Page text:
Princeton-Bound Alcala-Ascencion Pursues Her Dream with Questbridge Scholarship

Eagle Spotlight


Beatriz Alcala-Ascension will be attending Princeton University next fall.

Camryn Keller, Staff Writer

Beatriz Alcala-Ascencion is about to do what many seniors hoped for: she is going to college debt-free. Having won the Questbridge scholarship, a prestigious national scholarship that entitles her to a full ride, money to cover room and board, any travel necessary, and books needed, she will be attending Princeton University in the fall. She will be able to attend and graduate from an Ivy League university with zero student loans, the college student’s dream.

“Not that I didn’t believe that I got the scholarship, but only recently is it actually set in,” Alcala-Ascencion said. “I’ve begun accepting and thinking like wow, that is ridiculous.”  

Questbridge is a national program whose mission statement is to “designs and builds programs for talented low-income students to access and navigate exceptional educational and life opportunities. QuestBridge recruits, develops, and supports motivated low-income students – beginning in high school through college to their early career – to be successful at America’s best colleges, graduate schools, and companies.” 

The scholarship was only awarded to about 1,500 students nationwide this year. Alcala-Ascencion’s hard work, impressive grades, and dedication lead her to winning this scholarship. Applicants must start their application to the program at the end of September, so Alcala-Ascencion had to spend a good chunk of her summer working on it.

“It is super time-consuming so you couldn’t really go out as much because you had to focus on the essays and other things like that,” she said. “You definitely need to set time aside for it. It is a big-time commitment.”

When most seniors were finishing up their applications, Alcala-Ascencion already knew she had been accepted to Princeton through Questbridge. Going through every college’s application and completing the extra essays/paperwork required for the Questbridge scholarship consumed most of her time towards the beginning of the year. 

“I remember, it was like Halloween. Someone was like ‘Aw, we should go out’ and I was like ‘I have to finish these supplementals.’ So I was stuck at home writing these things,” she said. All that work paid off when she found out at the beginning of December that she was a finalist and matched with her number one school. 

Applying for the Questbridge scholarship is exhausting because of how much time and effort goes into it, but Alcala-Ascencion said that was no reason not to try. “Going in, I kinda went in with the mentality ‘I don’t want to regret anything,’” she said. “I didn’t want to regret it, so I was like, you know what, let me just give it a chance and see what happens.” That leap of faith paid off in the end.

Alcala-Ascencion believes that Norristown High really helped her grow and develop as a person. She has been an active member of UNIDAD and Young Scholars for several years. She cites Mrs. Jill Myers, the advisor of Young Scholars, as a very influential person in her life.

“Ms. Mcguire [Mrs. Myers] has given us so many different opportunities and I think without those opportunities I wouldn’t be where I am today, and I know that sounds super cliche, but, really. I am extremely grateful for her and UNIDAD and Diversity days and things like that.”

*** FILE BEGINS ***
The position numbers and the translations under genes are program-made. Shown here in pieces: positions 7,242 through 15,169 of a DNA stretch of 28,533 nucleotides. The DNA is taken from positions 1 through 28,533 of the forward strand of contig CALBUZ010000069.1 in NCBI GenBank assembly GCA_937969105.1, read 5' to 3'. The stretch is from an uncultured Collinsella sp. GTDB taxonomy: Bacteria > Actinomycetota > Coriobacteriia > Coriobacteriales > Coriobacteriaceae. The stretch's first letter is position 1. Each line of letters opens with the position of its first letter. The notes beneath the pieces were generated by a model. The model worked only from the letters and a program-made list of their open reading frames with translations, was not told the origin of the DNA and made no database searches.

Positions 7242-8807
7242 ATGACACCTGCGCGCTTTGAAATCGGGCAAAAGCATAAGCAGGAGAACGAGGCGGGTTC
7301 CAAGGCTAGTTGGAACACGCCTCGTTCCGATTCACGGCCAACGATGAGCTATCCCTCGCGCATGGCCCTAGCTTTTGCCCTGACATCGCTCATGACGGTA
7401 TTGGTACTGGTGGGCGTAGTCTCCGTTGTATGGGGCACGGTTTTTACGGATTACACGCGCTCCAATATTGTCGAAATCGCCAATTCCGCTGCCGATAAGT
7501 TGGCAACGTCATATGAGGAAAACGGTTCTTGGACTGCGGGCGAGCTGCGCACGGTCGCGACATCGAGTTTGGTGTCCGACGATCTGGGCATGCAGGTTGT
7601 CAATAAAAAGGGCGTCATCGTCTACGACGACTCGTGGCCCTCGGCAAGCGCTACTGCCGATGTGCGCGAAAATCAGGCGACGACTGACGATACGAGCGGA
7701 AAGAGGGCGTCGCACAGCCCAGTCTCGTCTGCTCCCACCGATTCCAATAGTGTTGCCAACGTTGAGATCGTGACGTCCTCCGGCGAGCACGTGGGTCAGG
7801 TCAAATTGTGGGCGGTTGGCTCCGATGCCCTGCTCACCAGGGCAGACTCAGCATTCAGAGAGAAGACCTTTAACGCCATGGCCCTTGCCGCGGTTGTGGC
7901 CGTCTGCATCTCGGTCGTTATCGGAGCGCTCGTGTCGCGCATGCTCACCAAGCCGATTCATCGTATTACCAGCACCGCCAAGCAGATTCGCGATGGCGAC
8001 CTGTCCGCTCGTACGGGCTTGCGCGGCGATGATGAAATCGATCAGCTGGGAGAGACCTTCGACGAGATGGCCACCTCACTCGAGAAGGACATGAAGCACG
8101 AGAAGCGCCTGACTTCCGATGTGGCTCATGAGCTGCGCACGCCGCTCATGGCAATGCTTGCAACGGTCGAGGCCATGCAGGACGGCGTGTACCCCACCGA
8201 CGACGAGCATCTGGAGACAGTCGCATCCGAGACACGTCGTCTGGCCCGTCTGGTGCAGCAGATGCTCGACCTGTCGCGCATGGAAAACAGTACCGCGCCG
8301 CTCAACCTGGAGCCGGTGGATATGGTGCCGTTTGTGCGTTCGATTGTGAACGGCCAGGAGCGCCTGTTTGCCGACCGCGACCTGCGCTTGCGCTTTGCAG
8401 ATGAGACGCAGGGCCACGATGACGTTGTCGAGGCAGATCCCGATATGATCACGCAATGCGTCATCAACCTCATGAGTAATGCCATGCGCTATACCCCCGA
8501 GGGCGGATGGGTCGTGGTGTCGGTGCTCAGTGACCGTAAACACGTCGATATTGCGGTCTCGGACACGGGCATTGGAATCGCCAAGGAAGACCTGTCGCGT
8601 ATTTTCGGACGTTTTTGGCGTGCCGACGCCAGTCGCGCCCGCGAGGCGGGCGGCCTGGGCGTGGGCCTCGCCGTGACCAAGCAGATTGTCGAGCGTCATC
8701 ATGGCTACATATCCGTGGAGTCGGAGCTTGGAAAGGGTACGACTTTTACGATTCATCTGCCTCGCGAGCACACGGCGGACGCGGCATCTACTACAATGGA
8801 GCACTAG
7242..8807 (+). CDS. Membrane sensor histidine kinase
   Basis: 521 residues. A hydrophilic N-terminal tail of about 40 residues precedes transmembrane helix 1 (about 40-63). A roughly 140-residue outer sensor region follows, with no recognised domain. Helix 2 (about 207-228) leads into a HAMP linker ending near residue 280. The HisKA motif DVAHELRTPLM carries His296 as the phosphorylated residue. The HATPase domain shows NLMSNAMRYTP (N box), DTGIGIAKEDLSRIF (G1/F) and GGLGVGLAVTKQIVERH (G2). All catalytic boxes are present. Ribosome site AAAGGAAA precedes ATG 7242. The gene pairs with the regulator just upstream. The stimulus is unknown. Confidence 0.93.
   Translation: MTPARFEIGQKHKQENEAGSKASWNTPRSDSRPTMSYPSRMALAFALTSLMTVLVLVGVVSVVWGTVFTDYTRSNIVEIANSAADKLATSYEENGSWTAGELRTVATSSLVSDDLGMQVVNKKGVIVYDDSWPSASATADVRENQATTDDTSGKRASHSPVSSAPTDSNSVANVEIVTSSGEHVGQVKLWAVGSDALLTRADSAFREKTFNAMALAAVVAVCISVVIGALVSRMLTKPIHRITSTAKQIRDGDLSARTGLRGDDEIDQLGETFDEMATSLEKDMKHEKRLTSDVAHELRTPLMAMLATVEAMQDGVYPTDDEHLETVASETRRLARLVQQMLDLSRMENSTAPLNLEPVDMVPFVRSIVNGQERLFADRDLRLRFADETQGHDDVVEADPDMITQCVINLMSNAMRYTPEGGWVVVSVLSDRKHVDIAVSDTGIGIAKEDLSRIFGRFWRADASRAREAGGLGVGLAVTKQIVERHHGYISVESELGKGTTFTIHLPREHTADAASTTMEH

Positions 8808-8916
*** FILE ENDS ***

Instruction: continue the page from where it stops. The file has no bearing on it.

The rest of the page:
The Norristown experience is something unique and something to be proud of, Alcala-Ascencion believes. Nowhere is the same partly because of the amazing people we have here. “[French teacher Jen] Shahin has a way of adding a cultural aspect to certain … issues in our current society or school district,” Alcala-Ascencion added. “[Norristown teachers’] ways of teaching or the opportunities they have given me have shaped my views.”

The opportunities that Norristown offers allowed Alcala-Ascencion to become the confident, kind, and intelligent person she is today.

“I am grateful for Ms. Maguire kinda pushing us out of our comfort zones. Which again, kinda taught us ‘You can do it’ and ‘If someone else can do it, why can’t you?’ mentality,” Alcala-Ascencion said. “I definitely do appreciate them both, Ms. Maguire and Mrs. Shahin, for everything.” All of her experiences speak to the idea that giving students the opportunity to grow and explore will allow them to grow into their best selves. 

Along with the wonderful teachers that she has worked with at Norristown, Alcala Ascencion’s family has played a big part in inspiring her to get to where she is now. “I think my parents definitely were a big part of that just because they have always taught us you do things for yourself. No one else is going to– not necessarily push you but if you don’t do the work yourself, you can’t get ahead.” 

Her parents’ story also encouraged Alcala-Ascencion to excel the way she has. “They sacrificed a ton of things to immigrate here. I feel like it would be a waste if, you know, I didn’t necessarily focus on something like academics. I definitely do try for that reason and also because it definitely is that American Dream. Like you immigrate and now your children are doing well in school.” She has certainly lived up to that ideal if this scholarship has proved anything. 

I asked Alcala-Ascencion she had any advice for rising seniors or other underclassmen. She said, “Well, definitely a piece of advice that I know that I heard and didn’t follow, definitely something I would follow if I could go back, is to start thinking about college sooner.” After that, she also gave another tidbit of advice that doesn’t only apply to college but life as a whole. “You never know unless you try. Just give it a shot.”